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Once a haven just for honeymooners, The Seychelles are welcoming more and more travellers to their shores each year; the islands becoming a firm favourite for both families and couples alike.

On the principal islands of Mahé and Praslin, you will find an enticing melting pot of Créole culture and cuisine. Encircling them are the numerous private islands which make up the 115-strong archipelago and range from the mostly granite Inner Islands, whose white sand beaches are flanked with giant boulders, to the coralline Outer Islands, which offer snorkelling and diving in remote waters. Seychelles black parrots and paradise flycatchers flit through emerald rainforests that are home to rare jellyfish trees and Seychelles pitcher plants. Giant tortoises stroll along the shoreline where hawksbill turtles nest.



Mahé: Colourful, cosmopolitan, adventurous
Boasting 68 beaches, 1000 metre high peaks and tracts of misty rainforest, Mahé offers a captivating blend of cultural and natural itineraries - from the colonial mansions, botanical gardens and colourful markets of the capital, Victoria, to the mangroves and coastal headlands of the Morne Seychellois National Park. Travellers could opt for bespoke dining and Balinese inspired décor at the all-villa Maia Luxury Resort & Spa, enjoy plentiful land and watersports at Constance Ephélia or unwind in Creole-style villas at Banyan Tree Seychelles on the tranquil southern coast.

"Mahé is a fantastic introduction to the Seychelles, the vibrant hub of island life. We loved wandering the markets in Victoria, taking snaps of glistening melons, mangoes and pineapples piled high. Pull up at any number of public beaches - Anse Royale is particularly stunning - and join local families gossiping and barbecuing fresh fish as topaz waves wash the shore. Praslin is the second-largest isle, but feels far-flung with its jungly interior. For my daughter and I, the wildlife was captivating, from graceful white-tailed tropicbirds swirling in the sky, to the giant tortoises that liked to munch on salad leaves. We did lots of island-hopping from here, everything was so close. And the beaches were shallow and safe for toddlers, with a rainbow of fish close to shore". Gemma Taylor, Chief Sub-Editor, The Sunday Times Travel Magazine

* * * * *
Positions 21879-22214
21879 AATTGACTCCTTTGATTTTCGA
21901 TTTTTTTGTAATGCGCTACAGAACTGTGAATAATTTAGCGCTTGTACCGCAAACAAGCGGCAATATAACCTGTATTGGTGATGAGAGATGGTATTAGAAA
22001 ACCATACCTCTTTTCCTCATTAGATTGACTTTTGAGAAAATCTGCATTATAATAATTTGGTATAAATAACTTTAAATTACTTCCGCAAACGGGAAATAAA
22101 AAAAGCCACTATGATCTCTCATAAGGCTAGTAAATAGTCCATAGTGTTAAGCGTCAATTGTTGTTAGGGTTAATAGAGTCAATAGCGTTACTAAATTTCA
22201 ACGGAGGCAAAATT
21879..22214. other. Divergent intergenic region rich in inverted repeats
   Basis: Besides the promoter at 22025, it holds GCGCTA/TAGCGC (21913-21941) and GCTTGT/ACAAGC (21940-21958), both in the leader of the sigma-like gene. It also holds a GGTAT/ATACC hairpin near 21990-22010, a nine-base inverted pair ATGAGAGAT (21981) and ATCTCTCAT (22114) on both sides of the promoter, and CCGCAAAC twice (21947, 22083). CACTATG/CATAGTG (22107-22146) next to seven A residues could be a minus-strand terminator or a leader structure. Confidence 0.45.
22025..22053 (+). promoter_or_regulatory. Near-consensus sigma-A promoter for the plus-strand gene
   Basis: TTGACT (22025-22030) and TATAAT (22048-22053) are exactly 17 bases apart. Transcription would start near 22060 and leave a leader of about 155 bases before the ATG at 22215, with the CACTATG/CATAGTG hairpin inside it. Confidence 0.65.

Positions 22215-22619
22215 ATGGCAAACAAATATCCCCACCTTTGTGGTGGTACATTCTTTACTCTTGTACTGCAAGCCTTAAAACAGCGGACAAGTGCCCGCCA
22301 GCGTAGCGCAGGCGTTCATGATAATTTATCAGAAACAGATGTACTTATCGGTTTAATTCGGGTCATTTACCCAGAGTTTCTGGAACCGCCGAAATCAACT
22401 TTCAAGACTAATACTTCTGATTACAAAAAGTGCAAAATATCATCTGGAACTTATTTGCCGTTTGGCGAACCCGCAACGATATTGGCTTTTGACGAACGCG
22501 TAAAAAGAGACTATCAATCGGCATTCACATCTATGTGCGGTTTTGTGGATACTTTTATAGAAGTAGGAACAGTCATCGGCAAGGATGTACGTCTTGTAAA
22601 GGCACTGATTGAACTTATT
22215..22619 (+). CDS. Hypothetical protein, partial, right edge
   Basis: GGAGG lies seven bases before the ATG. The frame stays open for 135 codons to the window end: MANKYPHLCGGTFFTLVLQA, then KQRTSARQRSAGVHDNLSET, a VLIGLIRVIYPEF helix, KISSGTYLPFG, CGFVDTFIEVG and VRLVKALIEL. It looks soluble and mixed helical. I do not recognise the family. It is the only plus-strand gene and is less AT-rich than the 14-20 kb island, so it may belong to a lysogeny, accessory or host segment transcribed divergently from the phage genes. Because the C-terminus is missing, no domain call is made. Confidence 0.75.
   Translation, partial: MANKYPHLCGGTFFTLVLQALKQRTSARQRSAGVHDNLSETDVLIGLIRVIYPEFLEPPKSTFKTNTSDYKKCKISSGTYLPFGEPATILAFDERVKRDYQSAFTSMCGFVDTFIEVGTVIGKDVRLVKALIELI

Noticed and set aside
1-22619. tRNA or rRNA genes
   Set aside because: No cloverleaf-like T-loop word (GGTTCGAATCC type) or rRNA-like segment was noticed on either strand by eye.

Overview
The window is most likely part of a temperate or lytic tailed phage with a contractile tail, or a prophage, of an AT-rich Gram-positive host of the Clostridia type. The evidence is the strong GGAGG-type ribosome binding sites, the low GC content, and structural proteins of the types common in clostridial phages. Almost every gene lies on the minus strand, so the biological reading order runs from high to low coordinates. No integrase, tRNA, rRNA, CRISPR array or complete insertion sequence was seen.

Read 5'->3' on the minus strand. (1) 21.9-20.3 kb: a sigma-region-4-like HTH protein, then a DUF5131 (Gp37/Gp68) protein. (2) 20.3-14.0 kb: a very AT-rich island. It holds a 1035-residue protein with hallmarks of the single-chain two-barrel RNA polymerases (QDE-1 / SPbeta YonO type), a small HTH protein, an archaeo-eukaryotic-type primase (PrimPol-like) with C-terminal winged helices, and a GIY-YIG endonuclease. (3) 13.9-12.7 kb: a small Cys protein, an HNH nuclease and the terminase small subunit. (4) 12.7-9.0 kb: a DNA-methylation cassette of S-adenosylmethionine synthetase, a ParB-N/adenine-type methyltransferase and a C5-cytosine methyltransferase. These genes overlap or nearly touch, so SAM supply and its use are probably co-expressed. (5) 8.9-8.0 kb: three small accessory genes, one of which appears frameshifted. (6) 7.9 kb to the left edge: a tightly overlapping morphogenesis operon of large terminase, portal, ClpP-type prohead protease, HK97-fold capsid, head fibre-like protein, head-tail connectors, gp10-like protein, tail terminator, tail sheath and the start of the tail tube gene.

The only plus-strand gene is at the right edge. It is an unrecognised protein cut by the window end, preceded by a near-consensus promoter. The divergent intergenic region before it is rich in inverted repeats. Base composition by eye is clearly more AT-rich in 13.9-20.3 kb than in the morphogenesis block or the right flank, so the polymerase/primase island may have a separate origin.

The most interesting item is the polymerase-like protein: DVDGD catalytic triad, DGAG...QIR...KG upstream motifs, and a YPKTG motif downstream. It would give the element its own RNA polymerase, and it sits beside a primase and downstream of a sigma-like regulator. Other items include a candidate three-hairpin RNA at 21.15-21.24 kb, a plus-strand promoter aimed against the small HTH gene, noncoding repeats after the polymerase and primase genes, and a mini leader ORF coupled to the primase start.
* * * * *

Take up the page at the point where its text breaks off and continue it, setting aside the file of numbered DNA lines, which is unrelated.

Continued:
Praslin: Slow-paced, protected, exquisite
On Praslin, visitors can see the famous Coco de Mer palms in their natural habitat at the UNESCO Vallée de Mai Nature Reserve, explore some of the world's finest beaches such as Anse Lazio and island hop to neighbouring Curieuse Island. Once known as Ile Rouge on account of its red earth, guided nature trails here reveal the home of approximately 250 wild giant tortoises and hawksbill turtle nesting grounds. Praslin also boasts some of the archipelago's finest hotels including Raffles Seychelles, where guests enjoy immaculate butler service together with arguably the islands' finest spa and Constance Lémuria, which is home to the Seychelles' only 18 hole championship golf course.


Private Islands: Secluded, tranquil, pristine
One of only two Outer Islands to offer accommodation, Desroches Island epitomises Robinson Crusoe luxury where guests are provided with complimentary bicycles to explore or snorkel in search of stingrays and parrotfish. Denis Private Island is a television and mobile phone-free castaway retreat set in rehabilitated forest, where numerous endemic bird species have been successfully reintroduced. Another resort proud of its environmental pedigree is Frégate Island Private, a five star eco lodge where the Seychelles magpie robin was saved from extinction. On North Island - setting for the royal honeymoon - guests enjoy discreet beachfront villas and wildlife walks with the resident ecologist.


Networked by regular ferries and plane services, island hopping is pleasantly uncomplicated and the best way to truly experience the Seychelles. The two main islands can easily be combined in a single holiday, whilst alternating between one of them and the raw nature of a private island could be the perfect twin centre.